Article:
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March 1958

Isolation of ECHO Virus Type Two from the Cerebrospinal Fluid in Aseptic Meningitis

Author Affiliations

From the Departments of Bacteriology and Immunology and of Pediatrics, University of Buffalo School of Medicine, and Statler Research Laboratories of the Children's Hospital. Markle Scholar in Medical Science (Dr. Karzon); present address: 2625 Poplar St., Denver 7 (Mrs. Pollock).

AMA Am J Dis Child. 1958;95(3):235-239. doi:10.1001/archpedi.1958.02060050237001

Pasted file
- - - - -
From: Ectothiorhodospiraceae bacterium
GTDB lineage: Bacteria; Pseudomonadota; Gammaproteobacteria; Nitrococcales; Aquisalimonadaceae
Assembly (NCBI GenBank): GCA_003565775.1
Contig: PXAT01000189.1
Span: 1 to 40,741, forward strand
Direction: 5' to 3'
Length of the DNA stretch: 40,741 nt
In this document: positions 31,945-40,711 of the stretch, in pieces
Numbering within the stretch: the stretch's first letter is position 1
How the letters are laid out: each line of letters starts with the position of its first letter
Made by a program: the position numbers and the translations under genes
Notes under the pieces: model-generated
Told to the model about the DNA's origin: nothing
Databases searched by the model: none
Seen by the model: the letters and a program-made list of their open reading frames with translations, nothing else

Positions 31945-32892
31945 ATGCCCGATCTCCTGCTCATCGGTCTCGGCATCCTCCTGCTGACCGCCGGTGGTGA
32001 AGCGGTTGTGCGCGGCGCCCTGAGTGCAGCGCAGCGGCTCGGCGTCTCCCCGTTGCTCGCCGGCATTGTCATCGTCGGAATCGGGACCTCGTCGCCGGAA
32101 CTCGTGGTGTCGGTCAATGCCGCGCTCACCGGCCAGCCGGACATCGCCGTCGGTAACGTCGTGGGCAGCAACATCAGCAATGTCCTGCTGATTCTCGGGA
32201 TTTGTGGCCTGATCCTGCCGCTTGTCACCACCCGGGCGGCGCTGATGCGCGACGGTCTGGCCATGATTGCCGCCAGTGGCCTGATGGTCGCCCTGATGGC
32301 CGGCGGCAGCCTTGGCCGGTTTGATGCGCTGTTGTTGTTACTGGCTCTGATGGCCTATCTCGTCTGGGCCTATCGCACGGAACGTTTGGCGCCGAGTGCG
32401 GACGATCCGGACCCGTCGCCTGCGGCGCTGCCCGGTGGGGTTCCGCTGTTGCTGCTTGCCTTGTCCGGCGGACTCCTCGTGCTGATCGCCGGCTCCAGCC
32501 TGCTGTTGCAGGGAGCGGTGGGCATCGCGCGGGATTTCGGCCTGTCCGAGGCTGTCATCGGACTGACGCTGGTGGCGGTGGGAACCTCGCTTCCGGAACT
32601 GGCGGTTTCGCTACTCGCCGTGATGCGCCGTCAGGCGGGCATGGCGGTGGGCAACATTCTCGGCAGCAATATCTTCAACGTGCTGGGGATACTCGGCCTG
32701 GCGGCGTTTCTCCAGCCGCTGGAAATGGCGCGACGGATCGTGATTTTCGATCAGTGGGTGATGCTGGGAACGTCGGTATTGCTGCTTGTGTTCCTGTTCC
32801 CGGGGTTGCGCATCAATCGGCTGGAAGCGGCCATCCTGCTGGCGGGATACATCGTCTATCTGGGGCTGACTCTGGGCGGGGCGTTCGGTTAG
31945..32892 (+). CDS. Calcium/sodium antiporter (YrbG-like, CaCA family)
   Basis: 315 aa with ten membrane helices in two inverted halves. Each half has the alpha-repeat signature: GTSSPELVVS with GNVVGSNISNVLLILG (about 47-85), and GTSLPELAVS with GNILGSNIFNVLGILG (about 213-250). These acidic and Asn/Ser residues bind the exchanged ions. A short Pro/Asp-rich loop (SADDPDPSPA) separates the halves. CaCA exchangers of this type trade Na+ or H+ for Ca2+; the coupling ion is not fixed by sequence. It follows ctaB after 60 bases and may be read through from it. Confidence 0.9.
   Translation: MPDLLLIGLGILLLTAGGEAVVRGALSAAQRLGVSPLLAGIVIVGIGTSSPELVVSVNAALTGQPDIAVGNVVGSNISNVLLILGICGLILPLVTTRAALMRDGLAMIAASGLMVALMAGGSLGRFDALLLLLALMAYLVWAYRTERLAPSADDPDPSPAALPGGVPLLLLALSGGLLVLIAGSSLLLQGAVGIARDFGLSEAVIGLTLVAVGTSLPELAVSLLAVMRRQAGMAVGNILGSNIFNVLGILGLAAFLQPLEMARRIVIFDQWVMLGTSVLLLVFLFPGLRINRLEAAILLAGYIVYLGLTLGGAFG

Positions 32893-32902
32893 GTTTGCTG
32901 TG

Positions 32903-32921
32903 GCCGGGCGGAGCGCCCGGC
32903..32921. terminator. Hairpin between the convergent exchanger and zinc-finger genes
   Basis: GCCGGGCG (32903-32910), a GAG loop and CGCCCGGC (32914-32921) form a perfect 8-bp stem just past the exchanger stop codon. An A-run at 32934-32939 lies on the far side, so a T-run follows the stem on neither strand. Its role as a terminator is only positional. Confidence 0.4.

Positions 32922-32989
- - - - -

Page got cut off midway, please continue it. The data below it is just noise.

The significance of the ECHO (enteric cytopathogenic human orphan) viruses in the etiology of human disease, particularly in the syndrome of aseptic meningitis, is gradually being defined. Of 14 original ECHO virus serotypes, only 6 were isolated from the intestinal tracts of sporadic cases of aseptic meningitis. The remainder were isolated from the intestinal tracts of well persons. The demonstration of the prevalence of ECHO viruses in the healthy population has resulted in a need for more rigorous proof of the etiologic relationship of each serotype with human disease. Such evidence has already been presented for certain ECHO virus types, i. e., ECHO virus Type 6,1 Type 4,2 and Type 9,3 each of which has been studied in epidemic situations. This report concerns the isolation of ECHO virus Type 2 from the cerebrospinal fluids of two related persons with aseptic meningitis in Buffalo and presents evidence for